On this occasion, Garcia’s imposing aggression again troubled Swiatek in the early stages as she played for a 2-0 unassailable lead in the tie.

After saving 3 break points in her opening service game, the Frenchwoman’s overpowering return game led her to the only break of the set at 4-3.

Swiatek saved a set point with an ace at 5-3, but she could not prevent Garcia, now the World No 20, from serving out the set in the following game.

Garcia’s energy and extraordinary timing gained her the surprising andt vital break, and a frustrated Swiatek could not get herself back on track, and the set was gone.

The 4-time Grand Slam champion was not deterred, though, and following an off-court break and words from her coach, Tomasz Wiktorowski, she returned to stamp her authority on the rubber, fighting back to grab a break in the second game of the next act.

The tide was turned, and Garcia had no answer as the 22-year old stormed ahead to level the rubber, although she did garner one game to avoid the bagel late in the set.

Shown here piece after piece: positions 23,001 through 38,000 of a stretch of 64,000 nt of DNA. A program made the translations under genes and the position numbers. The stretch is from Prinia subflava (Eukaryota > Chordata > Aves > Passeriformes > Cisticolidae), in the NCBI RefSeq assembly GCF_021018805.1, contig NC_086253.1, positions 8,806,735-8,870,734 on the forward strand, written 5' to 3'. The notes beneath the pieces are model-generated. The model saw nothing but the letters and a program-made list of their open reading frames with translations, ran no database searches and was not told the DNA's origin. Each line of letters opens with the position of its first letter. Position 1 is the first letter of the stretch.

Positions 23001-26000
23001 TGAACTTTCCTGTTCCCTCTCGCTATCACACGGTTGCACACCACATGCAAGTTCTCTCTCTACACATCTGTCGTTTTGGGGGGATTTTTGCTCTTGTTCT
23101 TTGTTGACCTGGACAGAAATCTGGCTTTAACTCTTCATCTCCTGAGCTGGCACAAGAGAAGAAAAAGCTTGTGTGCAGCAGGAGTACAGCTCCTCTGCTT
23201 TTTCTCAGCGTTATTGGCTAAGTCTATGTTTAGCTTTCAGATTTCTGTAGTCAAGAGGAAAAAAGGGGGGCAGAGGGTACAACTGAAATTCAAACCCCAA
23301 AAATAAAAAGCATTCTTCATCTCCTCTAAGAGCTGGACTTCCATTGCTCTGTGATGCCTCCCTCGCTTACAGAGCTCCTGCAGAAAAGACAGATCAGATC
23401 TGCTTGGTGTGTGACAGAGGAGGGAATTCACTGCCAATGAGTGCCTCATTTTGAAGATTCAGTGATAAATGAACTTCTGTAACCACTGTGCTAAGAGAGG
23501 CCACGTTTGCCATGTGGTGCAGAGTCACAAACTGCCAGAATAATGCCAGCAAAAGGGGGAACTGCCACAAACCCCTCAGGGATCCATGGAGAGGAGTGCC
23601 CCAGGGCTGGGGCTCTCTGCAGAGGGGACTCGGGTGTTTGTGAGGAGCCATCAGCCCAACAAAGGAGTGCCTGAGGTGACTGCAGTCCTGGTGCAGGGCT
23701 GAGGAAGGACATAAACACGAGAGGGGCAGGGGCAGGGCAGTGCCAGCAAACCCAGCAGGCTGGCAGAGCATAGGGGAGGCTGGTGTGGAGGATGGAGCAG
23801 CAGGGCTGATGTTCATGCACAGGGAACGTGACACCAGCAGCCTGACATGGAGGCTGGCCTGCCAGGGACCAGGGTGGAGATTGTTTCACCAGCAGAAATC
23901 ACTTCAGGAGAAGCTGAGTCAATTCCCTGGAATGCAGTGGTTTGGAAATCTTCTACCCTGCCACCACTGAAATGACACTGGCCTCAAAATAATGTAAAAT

Another quick break in the opening game of the decider put Swiatek firmly in control, and despite Garcia continuing to apply pressure and having break point opportunities in the second game, the Frenchwoman could not convert, and the Pole held for 2-0.

When she broke Garcia again, the air went out of the contest and she sailed to the finish line, aided by a Garcia opening double-fault as she served to stay in the match, that was followed by winners off both wings from Swiatek, who then forced a backhand error from the Frenchwoman to end proceedings.

“I felt there was a lot of tension, also the crowd was so loud that you really needed to stay focused and not think about anything else,” a delighted Swiatek said on court. “I’m happy that I came back and I didn’t make so many mistakes as in the first set but …Caro was putting pressure as usual. So I’m happy that we’re through to the final.

“Hubi played a great match today. He had everything under control, and it was nice watching that. For sure it [made it] a little bit easier for me.

“I felt, like, sometimes I was off [on] the timing. Maybe because we came from Perth. But for sure, I needed some time to adjust and I did that, so I’m happy.”

For good measure, Poland later won the mixed doubles for the final 3-0 score line.


Iga Swiatek showed off her defensive skills against Caroline Garcia and won in 3 sets

© David Gray/AFP via Getty Images

Australia plays Germany in the other semi-final later in Saturday’s night session, with the winner to face Poland in Sunday’s final, also at Sydney’s Ken Rosewall Arena.

Swiatek said she needs to make a ‘big adjustment’ after her opening-set loss to Garcia.